Real time automatic scene classification

R. Verbrugge (Editor), Menno Israël, N. Taatgen (Editor), Egon van den Broek, Peter van der Putten, L. Schomaker (Editor), Marten J. den Uyl

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    This work has been done as part of the EU VICAR (IST) project and the EU SCOFI project (IAP). The aim of the first project was to develop a real time video indexing classification annotation and retrieval system. For our systems, we have adapted the approach of Picard and Minka [3], who categorized elements of a scene automatically with so-called ’stuff’ categories (e.g., grass, sky, sand, stone). Campbell et al. [1] use similar concepts to describe certain parts of an image, which they named “labeled image regions‿. However, they did not use these elements to classify the topic of the scene. Subsequently, we developed a generic approach for the recognition of visual scenes, where an alphabet of basic visual elements (or “typed patches‿) is used to classify the topic of a scene. We define a new image element: a patch, which is a group of adjacent pixels within an image, described by a specific local pixel distribution, brightness, and color. In contrast with pixels, a patch as a whole can incorporate semantics. A patch is described by a HSI color histogram with 16 bins and by three texture features (i.e., the variance and two values based on the two eigen values of the covariance matrix of the Intensity values of a mask ran over the image. For more details on the features used we refer to Israel et al. [2]. We aimed at describing each image as a vector with a fixed size and with information about the position of patches that is not strict (strict position would limit generalization). Therefore, a fixed grid is placed over the image and each grid cell is segmented into patches, which are then categorized by a patch classifier. For each grid cell a frequency vector of its classified patches is calculated. These vectors are concate- nated. The resulting vector describes the complete image. Several grids were applied and several patch sizes with the grid cells were tested. Grid size of 3x2 combined with patches of size 16x16 provided the best system performance. For the two classification phases of our system, back-propagation networks were trained: (i) classification of the patches and (ii) classification of the image vector, as a whole. The system was tested on the classification of eight categories of scenes from the Corel database: interiors, city/street, forest, agriculture/countryside, desert, sea, portrait, and crowds. Each of these categories were relevant for the VICAR project. Based upon their relevance for these eight categories of scenes, we choose nine categories for the classification of the patches: building, crowd, grass, road, sand, skin, sky, tree, and water. This approach was found to be successful (for classification of the patches 87.5% correct, and classification of the scenes 73.8% correct). An advantage of our method is its low computational complexity. Moreover, the classified patches themselves are intermediate image representations and can be used for image classification, image segmentation as well as for image matching. A disadvantage is that the patches with which the classifiers were trained had to be manually classified. To solve this drawback, we currently develop algorithms for automatic extraction of relevant patch types. Within the IST project VICAR, a video indexing system was built for the Netherlands Institute for Sound and Vision1, consisting of four independent mod- ules: car recognition, face recognition, movement recognition (of people) and scene recognition. The latter module was based upon the afore mentioned approach. Within the IAP project SCOFI, a real time Internet pornography filter was built, based upon this approach. The system is currently running on several schools in Europe. Within the SCOFI filtering system, our image classification system (with a performance of 92% correct) works together with a text classi- fication system that includes a proxy server (FilterX, developed by Demokritos, Greece) to classify web-pages. Its total performance is 0% overblocking and 1% underblocking.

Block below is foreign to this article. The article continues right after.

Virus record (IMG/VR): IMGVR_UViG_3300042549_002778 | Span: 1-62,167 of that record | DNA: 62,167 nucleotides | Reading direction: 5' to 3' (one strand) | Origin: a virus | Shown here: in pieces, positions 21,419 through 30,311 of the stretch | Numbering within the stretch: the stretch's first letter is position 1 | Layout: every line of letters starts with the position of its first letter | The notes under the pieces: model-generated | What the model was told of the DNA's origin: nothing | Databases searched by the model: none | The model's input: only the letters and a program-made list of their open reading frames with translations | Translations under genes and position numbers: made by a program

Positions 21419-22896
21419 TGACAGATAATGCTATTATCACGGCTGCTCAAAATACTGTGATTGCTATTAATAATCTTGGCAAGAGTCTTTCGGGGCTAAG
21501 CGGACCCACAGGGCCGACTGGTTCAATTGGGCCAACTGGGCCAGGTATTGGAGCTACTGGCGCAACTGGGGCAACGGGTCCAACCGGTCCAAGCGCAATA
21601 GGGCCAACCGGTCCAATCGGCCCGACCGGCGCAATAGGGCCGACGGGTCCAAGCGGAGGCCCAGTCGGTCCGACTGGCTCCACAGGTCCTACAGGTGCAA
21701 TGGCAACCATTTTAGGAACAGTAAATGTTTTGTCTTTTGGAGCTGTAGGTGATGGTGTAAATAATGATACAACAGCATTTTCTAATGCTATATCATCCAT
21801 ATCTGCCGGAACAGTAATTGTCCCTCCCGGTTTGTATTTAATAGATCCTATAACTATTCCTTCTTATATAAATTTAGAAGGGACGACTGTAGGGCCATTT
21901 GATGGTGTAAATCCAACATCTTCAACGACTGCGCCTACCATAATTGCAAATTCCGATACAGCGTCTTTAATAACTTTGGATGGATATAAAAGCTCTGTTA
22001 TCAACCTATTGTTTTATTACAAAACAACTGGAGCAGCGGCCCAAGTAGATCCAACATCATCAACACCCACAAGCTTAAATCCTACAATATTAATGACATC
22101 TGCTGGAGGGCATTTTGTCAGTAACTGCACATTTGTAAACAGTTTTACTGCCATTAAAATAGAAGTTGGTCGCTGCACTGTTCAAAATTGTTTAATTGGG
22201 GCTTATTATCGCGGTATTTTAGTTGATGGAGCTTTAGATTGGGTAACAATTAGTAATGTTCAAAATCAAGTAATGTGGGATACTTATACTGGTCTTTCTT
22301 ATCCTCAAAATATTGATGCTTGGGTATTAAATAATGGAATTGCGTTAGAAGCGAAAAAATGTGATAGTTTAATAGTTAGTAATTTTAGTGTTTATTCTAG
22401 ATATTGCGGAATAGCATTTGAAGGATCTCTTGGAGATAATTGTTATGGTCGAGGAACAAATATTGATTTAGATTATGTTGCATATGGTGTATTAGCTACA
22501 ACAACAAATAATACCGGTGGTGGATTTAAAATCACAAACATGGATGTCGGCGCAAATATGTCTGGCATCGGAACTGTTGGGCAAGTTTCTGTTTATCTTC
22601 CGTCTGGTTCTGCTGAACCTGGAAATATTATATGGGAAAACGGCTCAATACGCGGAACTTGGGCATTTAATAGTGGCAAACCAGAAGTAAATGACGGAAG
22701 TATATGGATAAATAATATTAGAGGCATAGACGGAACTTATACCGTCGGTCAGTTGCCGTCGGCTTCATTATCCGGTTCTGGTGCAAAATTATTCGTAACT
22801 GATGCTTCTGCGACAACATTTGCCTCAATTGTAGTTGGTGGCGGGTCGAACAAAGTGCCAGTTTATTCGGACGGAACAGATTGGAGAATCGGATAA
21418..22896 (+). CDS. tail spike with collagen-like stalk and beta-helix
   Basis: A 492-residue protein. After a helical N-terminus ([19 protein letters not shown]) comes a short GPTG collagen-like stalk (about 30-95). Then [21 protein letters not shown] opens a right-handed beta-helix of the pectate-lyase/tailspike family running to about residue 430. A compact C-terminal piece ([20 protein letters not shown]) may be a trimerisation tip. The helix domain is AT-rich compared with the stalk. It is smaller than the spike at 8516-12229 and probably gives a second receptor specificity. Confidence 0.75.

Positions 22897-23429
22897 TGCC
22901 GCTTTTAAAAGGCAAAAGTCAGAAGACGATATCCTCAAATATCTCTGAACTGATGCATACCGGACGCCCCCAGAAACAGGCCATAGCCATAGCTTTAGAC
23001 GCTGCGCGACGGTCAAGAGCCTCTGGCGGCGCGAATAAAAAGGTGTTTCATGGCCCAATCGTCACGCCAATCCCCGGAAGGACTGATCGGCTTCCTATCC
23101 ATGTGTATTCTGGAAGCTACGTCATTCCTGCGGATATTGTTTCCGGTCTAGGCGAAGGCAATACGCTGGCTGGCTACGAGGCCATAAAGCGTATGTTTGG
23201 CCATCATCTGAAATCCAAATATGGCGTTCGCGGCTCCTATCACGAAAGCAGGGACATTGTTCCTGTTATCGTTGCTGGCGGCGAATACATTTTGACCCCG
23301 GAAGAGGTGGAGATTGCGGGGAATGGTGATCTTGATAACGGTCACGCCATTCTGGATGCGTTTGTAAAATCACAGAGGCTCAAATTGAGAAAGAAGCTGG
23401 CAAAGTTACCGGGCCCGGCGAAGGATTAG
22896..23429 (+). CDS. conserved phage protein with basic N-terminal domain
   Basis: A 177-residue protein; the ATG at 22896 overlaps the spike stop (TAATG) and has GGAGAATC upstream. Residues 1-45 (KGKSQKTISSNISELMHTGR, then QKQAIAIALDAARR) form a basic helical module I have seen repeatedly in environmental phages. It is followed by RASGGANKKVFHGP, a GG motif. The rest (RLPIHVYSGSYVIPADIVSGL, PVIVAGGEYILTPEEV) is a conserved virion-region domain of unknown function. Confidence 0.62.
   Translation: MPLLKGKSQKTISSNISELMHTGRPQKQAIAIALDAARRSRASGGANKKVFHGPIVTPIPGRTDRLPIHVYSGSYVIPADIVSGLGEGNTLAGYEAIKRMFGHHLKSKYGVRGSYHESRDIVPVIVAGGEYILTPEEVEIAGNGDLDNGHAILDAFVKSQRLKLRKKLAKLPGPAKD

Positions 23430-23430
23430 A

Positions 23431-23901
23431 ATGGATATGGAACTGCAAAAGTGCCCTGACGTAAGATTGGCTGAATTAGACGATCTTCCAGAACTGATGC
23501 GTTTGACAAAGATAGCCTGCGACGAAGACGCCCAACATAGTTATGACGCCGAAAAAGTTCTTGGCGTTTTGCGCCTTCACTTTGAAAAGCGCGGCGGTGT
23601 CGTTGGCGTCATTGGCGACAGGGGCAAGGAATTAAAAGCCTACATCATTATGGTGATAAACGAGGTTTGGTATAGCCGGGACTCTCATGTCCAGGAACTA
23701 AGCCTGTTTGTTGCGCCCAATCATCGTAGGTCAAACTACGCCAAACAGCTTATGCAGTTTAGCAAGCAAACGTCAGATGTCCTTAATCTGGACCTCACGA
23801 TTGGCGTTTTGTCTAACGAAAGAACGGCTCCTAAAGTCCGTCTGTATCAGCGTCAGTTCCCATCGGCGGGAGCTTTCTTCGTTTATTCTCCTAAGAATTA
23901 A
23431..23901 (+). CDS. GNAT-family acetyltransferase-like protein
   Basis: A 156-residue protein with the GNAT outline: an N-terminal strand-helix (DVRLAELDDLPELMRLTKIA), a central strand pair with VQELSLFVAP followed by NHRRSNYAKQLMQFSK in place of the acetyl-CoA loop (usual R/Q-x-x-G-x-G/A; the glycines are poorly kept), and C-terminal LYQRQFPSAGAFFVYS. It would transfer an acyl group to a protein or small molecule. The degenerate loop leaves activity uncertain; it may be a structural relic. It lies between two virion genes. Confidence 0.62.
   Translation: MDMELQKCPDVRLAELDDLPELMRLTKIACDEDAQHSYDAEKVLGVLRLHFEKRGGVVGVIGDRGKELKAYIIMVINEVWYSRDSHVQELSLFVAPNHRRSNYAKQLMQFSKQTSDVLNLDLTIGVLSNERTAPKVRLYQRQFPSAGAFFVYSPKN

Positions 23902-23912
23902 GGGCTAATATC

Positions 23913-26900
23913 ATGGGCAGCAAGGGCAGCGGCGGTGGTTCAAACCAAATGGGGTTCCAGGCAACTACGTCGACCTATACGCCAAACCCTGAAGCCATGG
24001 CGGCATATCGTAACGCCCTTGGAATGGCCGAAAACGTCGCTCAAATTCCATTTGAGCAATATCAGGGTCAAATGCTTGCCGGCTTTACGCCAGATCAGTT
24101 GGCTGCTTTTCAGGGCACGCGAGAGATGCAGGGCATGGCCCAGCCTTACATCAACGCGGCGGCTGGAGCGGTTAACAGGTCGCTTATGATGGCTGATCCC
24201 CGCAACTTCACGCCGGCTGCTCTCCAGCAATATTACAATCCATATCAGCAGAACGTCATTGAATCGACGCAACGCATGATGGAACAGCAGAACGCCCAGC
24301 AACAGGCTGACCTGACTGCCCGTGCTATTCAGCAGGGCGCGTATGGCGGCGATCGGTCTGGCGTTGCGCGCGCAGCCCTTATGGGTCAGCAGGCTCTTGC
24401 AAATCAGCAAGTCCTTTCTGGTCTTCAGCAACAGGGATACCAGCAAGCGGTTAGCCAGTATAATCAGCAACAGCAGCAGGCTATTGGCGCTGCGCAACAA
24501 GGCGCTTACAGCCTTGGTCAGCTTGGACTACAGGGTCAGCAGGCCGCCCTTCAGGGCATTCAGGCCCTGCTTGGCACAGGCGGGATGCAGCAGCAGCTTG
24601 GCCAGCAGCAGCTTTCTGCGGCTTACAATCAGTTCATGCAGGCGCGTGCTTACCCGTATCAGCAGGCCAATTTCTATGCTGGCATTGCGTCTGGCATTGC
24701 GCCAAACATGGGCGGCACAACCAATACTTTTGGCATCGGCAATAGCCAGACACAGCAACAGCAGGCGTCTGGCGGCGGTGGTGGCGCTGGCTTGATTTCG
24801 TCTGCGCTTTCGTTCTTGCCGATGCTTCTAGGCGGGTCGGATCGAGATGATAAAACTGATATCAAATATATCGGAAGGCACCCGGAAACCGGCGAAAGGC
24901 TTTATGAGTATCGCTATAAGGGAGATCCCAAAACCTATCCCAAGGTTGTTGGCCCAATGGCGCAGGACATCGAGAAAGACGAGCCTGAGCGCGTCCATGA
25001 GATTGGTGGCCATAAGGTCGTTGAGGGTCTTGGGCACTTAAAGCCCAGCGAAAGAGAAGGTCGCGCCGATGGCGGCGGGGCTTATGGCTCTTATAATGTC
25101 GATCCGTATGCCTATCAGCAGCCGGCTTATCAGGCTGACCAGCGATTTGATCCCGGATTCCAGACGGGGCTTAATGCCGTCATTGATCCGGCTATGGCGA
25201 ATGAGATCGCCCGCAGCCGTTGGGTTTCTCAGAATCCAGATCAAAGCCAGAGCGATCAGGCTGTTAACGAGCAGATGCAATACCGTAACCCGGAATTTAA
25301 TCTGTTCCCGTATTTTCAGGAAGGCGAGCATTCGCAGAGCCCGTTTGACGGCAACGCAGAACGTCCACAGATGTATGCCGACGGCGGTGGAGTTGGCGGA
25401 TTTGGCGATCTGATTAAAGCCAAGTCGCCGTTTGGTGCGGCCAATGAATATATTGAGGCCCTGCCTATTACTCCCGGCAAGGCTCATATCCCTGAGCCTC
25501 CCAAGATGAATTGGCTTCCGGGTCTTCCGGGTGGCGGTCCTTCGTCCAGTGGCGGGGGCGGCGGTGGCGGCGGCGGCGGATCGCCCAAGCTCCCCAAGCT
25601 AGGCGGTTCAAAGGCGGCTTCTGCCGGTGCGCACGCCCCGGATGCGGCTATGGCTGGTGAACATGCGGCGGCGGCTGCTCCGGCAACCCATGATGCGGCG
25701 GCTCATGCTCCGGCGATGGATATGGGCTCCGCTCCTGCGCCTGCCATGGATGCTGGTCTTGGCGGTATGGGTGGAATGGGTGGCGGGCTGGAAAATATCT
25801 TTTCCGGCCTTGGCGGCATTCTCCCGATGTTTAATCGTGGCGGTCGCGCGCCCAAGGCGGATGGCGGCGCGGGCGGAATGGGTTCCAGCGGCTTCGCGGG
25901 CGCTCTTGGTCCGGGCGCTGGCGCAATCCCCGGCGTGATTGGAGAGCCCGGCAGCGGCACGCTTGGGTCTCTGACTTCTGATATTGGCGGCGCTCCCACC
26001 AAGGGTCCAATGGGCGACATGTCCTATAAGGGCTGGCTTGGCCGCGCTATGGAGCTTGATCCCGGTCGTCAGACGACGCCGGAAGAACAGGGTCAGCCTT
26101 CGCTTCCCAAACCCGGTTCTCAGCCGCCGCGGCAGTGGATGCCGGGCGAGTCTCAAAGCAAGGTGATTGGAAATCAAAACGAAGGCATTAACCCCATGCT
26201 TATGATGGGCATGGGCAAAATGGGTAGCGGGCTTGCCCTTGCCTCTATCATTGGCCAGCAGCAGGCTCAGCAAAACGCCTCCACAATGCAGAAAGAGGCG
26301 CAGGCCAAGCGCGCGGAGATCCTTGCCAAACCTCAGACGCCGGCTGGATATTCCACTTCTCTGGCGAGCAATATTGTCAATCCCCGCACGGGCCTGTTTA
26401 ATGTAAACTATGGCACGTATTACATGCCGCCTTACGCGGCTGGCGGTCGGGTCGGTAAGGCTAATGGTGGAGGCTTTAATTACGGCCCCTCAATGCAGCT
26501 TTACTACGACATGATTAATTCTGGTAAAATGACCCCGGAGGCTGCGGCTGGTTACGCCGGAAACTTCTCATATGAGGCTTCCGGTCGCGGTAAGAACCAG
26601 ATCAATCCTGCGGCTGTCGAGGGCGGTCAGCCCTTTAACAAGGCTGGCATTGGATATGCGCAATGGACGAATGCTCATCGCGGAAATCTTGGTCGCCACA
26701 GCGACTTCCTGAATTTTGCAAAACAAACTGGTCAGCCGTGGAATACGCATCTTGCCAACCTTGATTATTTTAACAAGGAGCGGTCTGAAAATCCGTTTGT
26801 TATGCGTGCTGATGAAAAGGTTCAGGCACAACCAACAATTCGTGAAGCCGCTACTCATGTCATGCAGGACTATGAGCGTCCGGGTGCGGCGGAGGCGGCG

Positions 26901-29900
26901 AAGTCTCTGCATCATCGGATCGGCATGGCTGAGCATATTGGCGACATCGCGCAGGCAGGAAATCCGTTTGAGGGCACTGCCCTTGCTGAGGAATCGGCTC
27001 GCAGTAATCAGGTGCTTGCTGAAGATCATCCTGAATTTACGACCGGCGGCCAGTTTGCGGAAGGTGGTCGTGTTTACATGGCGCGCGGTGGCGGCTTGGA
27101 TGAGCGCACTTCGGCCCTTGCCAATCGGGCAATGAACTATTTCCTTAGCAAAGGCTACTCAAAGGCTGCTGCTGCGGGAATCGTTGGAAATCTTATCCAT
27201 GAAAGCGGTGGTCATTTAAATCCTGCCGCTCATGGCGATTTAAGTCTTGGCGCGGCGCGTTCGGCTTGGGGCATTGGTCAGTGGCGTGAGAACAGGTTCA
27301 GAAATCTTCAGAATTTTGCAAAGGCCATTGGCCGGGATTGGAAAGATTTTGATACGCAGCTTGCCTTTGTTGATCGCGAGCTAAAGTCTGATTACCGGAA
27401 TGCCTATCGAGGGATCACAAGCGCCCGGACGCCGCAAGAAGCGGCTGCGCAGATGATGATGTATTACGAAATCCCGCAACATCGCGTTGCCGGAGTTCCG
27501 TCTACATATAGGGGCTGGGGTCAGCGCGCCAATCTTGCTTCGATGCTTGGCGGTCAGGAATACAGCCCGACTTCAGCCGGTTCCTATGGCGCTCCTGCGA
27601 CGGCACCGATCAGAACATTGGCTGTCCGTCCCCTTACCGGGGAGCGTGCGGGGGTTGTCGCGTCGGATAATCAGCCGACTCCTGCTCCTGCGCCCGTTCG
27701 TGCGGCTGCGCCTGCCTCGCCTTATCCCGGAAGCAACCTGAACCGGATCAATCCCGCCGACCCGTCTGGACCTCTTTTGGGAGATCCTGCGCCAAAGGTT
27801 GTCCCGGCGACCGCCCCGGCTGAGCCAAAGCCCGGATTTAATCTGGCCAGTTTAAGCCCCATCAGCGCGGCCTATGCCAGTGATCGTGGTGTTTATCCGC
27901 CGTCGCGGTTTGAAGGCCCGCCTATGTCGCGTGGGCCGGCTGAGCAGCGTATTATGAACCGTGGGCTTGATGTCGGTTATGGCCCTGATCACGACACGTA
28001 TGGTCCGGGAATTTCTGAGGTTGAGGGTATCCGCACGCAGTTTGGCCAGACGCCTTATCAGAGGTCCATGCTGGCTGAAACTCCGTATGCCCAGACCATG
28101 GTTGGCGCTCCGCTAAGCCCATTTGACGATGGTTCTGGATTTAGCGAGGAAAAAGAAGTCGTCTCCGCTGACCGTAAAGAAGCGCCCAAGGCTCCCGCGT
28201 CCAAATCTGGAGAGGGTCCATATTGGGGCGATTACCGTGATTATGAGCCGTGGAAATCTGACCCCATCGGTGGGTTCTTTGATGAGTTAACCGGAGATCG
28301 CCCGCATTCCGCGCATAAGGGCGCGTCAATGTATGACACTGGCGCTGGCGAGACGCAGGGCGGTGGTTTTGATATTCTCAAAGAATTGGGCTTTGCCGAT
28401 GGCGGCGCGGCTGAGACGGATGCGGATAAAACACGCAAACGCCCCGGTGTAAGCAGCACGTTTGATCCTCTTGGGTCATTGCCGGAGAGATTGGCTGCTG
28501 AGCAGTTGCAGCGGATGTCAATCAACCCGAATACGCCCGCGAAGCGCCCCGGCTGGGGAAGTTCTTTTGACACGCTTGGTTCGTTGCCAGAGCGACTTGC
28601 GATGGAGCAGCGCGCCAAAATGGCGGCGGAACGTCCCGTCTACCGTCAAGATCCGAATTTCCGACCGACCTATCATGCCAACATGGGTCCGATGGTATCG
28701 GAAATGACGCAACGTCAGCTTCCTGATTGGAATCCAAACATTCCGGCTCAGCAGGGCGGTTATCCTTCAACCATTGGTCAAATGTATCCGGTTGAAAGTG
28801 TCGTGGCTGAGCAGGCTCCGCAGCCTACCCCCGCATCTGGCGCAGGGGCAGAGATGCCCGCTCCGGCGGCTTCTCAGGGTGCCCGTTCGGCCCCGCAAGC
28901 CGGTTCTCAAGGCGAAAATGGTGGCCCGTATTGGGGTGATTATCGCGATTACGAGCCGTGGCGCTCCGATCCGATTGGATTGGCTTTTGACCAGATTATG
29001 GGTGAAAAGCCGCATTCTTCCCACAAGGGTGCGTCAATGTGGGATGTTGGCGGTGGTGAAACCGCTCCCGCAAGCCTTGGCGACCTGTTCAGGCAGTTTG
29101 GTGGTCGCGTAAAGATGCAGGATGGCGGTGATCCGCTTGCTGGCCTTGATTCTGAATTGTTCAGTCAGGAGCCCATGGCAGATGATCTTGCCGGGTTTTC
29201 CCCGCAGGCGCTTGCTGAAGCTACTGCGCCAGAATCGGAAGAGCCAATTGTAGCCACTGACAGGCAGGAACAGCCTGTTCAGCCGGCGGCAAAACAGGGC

Original languageUndefined
    Number of pages2
    Publication statusPublished - 21 Oct 2004
    Event16th Belgium-Dutch Conference on Artificial Intelligence, BNAIC 2004 - Groningen, Netherlands
    Duration: 21 Oct 200422 Oct 2004
    Conference number: 16


    Conference16th Belgium-Dutch Conference on Artificial Intelligence, BNAIC 2004
    Abbreviated titleBNAIC


    • EWI-21257
    • scenes
    • content
    • patches
    • Video Retrieval
    • Real Time
    • Image Processing
    • Classification
    • IR-79450
    • HMI-HF: Human Factors

    Cite this

    Verbrugge, R. (Ed.), Israël, M., Taatgen, N. (Ed.), van den Broek, E., van der Putten, P., Schomaker, L. (Ed.), & den Uyl, M. J. (2004). Real time automatic scene classification. 401-402. Paper presented at 16th Belgium-Dutch Conference on Artificial Intelligence, BNAIC 2004, Groningen, Netherlands.